But the Armada had represented the labour, the thought, and the sacrifice of years. Every nerve had been strained to render it irresistible. Spain and the Indies had been squeezed to the last doubloon, careful Sixtus V. had been cajoled into partnership in the enterprise, and the Church throughout Christendom had emptied its coffers to crush heresy for once and for ever. All along the coast of Ireland from the Giant's Causeway to Dingle Bay the wreckage of the splendid galleons was awash, and many of the best and bravest of Spain's hidalgos, dead and mutilated, scattered the frowning shore; or, alive, starved, naked, and plundered, were slowly done to death with every circumstance of inhumanity by the Irish kerns or their English conquerors. It could hardly be expected, therefore, that on the receipt of the dreadful news Spain should calmly resign itself to defeat. Such lessons as this are only slowly and gradually brought home to the heart of a nation; and after Mendoza's lying stories of victory had been contradicted, and the fell truth ran through Spain as the battered, plague-stricken wrecks of what was left of the Armada crept into Santander, the first heart-cry was for vengeance and a re-vindication of the national honour.
Late one night, in the beginning of October 1469, a cavalcade of men in the guise of traders halted beneath the walls of the ancient city of Burgo de Osma in Old Castile. They had travelled for many days by little-used paths through the mountains of Soria from the Aragonese frontier town of Tarrazona; and, impatient to gain the safe shelter of the fortress of Osma, they banged at the gates demanding admittance. The country was in anarchy. Leagues of churchmen and nobles warred against each other and preyed upon society at large. An impotent king, deposed with ignominy by one faction, had been as ignominiously set up again by another, and royal pretenders to the succession were the puppets of rival parties whose object was to monopolise for themselves all the fruits of royalty, whilst the monarch fed upon the husks. So when the new-comers called peremptorily for admittance within the gates of Osma, the guards upon the city walls, taking them for enemies or freebooters, greeted them with a shower of missiles from the catapults. One murderous stone whizzed within a few inches of the head of a tall, fair-haired lad of good mien and handsome visage, who, dressed as a servant, accompanied the cavalcade. If the projectile had effectively hit instead of missed the stripling, the whole history of the world from that hour to this would have been changed, for this youth was Prince Ferdinand, the heir of Aragon, who was being conveyed secretly by a faction of Castilian nobles to marry the Princess Isabel, who had been set forward as a pretender to her brother’s throne, to the exclusion of the King’s doubtful daughter, the hapless Beltraneja. A hurried cry of explanation went up from the travellers: a shouted password; the flashing of torches upon the walls, the joyful recognition of those within, and the gates swung open, the drawbridge dropped, and thenceforward Prince Ferdinand was safe, surrounded by the men-at-arms of Isabel’s faction. Within a week the eighteen-years-old bridegroom greeted his bride, and before the end of the month Ferdinand and Isabel were married at Valladolid.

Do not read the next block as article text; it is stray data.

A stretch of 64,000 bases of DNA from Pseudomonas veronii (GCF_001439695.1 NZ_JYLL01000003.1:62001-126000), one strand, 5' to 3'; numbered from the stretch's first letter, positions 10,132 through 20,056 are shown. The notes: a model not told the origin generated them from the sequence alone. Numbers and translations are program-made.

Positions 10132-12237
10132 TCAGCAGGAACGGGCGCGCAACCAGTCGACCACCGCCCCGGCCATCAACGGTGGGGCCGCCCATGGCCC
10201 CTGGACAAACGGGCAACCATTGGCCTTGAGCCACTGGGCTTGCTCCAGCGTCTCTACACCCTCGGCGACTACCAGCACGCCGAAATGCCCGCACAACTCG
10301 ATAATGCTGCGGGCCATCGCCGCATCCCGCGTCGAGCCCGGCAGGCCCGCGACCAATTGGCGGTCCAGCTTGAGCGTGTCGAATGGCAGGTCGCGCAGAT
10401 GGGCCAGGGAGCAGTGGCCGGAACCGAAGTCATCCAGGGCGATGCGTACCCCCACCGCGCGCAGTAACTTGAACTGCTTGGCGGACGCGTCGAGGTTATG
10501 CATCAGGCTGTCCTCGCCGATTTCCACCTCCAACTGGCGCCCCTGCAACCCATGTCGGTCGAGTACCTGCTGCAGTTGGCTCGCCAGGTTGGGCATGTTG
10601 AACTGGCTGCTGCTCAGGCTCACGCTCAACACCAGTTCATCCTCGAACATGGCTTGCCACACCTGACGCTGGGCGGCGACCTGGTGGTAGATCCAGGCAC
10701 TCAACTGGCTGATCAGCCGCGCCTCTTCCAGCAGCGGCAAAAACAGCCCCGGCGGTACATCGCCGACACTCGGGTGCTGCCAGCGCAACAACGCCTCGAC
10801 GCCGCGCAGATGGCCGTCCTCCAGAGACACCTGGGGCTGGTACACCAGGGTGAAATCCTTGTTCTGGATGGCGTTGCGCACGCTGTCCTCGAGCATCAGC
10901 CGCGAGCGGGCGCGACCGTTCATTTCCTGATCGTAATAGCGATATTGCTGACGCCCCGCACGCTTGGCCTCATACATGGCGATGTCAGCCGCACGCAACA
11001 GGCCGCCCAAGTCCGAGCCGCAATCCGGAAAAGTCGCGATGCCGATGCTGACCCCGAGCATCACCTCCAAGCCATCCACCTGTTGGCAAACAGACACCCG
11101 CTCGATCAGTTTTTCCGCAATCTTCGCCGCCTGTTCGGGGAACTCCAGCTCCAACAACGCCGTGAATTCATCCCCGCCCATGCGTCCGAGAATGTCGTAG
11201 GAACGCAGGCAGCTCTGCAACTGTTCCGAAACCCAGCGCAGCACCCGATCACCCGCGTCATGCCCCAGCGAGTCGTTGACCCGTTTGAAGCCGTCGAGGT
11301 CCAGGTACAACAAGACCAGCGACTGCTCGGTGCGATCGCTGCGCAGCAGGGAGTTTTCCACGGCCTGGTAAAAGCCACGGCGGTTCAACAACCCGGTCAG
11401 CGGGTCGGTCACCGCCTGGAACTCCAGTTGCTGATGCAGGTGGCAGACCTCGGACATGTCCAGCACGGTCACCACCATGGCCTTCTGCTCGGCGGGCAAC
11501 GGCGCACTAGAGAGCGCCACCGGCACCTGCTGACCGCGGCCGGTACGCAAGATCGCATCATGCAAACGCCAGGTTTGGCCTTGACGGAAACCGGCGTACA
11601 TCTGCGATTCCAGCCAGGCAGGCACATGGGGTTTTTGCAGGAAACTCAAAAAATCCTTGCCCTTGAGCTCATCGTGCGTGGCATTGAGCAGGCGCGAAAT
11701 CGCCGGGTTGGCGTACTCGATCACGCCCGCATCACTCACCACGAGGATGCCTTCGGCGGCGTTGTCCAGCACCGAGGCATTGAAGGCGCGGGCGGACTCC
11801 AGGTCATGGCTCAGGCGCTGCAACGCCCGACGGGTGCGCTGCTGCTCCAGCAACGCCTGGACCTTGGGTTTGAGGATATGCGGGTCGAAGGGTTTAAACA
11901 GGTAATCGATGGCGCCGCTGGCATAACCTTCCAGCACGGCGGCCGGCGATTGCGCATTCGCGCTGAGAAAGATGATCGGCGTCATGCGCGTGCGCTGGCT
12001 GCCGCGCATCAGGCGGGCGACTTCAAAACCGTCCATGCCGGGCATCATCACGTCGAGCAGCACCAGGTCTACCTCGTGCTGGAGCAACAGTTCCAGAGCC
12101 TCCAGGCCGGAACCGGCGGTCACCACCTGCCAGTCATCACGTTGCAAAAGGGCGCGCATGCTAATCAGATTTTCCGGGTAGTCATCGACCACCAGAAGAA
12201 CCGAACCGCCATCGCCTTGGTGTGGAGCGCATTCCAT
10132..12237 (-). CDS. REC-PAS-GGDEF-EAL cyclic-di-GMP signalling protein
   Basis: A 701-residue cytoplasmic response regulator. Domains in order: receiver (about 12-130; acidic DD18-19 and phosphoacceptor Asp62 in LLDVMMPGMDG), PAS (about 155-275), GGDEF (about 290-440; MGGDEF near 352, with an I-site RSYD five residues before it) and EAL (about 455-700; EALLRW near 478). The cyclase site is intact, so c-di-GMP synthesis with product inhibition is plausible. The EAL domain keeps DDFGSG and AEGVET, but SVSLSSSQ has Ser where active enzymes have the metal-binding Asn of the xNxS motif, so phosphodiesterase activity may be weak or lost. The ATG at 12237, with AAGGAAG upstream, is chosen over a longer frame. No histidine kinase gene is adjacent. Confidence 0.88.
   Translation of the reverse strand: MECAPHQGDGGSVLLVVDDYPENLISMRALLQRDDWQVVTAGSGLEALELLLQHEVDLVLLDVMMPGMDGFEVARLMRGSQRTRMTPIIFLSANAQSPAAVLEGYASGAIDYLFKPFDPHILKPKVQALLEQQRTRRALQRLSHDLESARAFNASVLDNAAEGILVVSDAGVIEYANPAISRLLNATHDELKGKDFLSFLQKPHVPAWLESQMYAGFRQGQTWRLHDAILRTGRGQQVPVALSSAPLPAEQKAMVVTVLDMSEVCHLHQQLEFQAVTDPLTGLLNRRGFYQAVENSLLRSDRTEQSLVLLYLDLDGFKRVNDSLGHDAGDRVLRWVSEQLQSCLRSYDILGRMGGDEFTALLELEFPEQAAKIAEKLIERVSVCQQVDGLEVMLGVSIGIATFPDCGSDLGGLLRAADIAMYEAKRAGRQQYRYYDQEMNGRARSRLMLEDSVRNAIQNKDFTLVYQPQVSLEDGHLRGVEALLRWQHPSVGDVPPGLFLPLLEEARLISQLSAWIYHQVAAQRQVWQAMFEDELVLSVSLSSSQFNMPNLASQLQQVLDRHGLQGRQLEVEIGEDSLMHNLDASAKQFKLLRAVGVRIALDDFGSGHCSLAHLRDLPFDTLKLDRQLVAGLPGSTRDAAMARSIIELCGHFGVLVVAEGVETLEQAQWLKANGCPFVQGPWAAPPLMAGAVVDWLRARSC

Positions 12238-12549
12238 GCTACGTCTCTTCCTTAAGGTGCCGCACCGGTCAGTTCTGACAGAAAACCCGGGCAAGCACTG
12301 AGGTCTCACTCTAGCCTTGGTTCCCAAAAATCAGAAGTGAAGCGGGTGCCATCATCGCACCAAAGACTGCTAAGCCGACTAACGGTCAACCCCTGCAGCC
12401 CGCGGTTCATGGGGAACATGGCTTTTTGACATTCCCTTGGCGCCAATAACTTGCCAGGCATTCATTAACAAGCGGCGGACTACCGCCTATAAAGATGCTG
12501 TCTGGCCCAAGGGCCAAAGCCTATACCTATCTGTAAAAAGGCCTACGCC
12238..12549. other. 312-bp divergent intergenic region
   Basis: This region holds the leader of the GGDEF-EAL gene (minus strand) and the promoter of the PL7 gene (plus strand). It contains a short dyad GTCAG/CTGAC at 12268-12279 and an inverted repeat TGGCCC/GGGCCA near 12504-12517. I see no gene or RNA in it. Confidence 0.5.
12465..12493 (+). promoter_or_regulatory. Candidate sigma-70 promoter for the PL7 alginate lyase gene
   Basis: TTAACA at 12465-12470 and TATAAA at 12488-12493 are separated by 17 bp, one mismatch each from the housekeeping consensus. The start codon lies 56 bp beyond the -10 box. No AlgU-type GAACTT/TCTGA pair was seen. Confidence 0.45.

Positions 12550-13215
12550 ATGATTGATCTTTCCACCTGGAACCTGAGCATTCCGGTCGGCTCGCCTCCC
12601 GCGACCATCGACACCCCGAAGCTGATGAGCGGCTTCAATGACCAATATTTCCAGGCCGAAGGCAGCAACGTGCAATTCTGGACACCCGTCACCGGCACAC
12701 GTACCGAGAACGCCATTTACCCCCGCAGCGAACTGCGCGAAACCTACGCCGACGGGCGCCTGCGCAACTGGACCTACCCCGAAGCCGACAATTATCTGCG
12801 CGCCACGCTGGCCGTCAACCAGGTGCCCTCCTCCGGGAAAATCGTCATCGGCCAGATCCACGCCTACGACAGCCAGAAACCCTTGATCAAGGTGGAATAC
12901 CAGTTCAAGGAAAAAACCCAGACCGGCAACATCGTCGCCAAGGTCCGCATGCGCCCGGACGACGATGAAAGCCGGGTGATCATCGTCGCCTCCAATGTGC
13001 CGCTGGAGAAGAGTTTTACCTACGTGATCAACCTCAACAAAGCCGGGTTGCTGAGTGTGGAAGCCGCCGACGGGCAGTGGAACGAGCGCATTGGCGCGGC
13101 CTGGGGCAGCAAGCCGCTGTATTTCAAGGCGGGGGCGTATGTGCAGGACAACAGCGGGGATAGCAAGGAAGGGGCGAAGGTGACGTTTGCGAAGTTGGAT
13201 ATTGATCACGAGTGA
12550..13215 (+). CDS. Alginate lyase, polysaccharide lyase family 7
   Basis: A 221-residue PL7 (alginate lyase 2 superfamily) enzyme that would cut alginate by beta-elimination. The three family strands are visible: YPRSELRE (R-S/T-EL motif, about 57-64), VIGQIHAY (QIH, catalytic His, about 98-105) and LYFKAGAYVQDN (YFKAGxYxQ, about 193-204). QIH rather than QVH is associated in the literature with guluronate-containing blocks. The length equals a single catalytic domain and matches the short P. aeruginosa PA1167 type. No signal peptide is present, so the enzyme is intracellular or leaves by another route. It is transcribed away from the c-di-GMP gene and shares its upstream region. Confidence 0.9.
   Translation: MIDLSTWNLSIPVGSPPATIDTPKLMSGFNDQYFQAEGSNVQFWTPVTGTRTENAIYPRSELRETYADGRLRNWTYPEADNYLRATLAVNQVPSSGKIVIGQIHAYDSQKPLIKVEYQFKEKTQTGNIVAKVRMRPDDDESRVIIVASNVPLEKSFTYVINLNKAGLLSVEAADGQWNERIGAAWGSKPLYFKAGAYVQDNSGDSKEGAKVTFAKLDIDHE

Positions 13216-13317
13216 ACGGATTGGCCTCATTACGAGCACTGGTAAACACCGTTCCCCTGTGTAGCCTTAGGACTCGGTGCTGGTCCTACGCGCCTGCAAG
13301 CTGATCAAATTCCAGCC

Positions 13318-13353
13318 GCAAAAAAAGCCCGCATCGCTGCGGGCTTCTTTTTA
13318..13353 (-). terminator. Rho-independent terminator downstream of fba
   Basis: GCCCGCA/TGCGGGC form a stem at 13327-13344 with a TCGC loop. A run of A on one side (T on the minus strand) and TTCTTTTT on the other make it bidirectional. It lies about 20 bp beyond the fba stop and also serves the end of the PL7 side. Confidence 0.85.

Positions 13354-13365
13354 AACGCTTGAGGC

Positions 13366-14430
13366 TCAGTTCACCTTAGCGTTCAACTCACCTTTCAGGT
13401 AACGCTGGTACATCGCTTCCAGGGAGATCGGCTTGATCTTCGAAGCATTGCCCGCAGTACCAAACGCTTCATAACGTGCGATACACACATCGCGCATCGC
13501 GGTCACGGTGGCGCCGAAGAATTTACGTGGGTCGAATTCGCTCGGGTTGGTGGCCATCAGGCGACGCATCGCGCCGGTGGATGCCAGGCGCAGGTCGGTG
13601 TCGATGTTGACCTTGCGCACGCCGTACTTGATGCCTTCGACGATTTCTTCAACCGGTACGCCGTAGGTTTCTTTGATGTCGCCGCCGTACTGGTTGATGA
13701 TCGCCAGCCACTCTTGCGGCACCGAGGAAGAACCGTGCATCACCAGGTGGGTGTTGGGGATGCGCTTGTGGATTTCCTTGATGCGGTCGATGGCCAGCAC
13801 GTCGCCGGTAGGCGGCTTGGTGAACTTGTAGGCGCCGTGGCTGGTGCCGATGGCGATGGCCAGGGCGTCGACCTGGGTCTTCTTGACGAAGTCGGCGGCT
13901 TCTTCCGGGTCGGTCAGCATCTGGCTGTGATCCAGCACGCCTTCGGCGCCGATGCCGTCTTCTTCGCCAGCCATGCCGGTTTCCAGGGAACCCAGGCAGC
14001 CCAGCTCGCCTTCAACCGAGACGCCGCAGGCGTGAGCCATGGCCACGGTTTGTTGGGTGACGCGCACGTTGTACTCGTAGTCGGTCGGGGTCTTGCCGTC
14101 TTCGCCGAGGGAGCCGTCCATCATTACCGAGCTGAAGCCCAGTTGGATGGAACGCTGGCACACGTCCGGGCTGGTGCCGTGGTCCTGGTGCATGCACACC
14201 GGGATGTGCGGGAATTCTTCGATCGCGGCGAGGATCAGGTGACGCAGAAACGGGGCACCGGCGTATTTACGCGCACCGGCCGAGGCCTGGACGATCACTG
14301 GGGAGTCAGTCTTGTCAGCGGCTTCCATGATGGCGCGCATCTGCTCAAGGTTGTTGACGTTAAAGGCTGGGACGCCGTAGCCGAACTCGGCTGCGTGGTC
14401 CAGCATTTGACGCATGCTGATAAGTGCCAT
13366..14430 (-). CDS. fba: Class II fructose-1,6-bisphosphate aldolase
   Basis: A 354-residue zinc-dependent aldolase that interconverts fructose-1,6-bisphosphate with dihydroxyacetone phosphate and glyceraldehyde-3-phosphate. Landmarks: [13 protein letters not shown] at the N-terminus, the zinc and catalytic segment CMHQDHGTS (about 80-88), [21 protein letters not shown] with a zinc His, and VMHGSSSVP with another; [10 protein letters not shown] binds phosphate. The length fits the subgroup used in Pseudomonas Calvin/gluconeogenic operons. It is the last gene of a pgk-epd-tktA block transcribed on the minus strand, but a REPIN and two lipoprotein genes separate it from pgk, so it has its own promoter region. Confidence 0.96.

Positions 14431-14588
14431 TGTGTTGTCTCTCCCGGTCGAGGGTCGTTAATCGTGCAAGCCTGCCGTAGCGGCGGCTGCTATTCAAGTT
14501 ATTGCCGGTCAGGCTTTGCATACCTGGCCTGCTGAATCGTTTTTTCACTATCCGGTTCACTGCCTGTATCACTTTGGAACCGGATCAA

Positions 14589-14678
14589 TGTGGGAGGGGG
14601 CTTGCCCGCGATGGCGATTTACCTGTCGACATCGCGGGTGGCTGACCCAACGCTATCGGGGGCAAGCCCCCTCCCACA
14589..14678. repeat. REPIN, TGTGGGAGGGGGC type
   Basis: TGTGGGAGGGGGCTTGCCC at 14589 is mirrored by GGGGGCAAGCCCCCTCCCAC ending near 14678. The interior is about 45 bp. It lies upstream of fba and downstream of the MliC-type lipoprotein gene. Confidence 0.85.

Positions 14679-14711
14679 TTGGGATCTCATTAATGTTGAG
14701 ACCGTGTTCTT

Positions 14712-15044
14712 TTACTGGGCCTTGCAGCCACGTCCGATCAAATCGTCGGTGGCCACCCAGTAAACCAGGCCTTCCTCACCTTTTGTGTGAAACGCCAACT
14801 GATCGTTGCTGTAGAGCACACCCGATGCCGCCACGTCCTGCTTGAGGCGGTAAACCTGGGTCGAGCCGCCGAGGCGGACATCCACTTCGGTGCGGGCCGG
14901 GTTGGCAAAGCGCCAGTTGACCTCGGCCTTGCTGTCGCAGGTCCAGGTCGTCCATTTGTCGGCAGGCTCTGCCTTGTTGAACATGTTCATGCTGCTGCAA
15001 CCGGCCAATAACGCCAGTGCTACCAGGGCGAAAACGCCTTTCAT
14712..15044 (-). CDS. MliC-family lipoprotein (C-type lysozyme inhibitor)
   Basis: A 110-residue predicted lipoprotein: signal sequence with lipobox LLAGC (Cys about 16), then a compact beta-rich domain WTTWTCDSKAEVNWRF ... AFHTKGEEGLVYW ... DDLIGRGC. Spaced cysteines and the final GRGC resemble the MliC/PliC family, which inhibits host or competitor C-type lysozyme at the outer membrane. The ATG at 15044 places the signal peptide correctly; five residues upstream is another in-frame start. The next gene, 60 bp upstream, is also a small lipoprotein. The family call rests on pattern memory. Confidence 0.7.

To most observers it may have seemed a small thing that a petty prince in the extreme corner of Europe had married the girl pretender to the distracted and divided realm of Castile; but there was one cunning, wicked old man in Barcelona who was fully conscious of the importance of the match that he had planned; and he, John II. of Aragon, had found an apt pupil in his son Ferdinand, crafty beyond his years. To some extent Isabel must have seen it too, for she was already a dreamer of great dreams which she meant to come true, and the strength of Aragon behind her claim would insure her the sovereignty that was to be the first step in their realisation.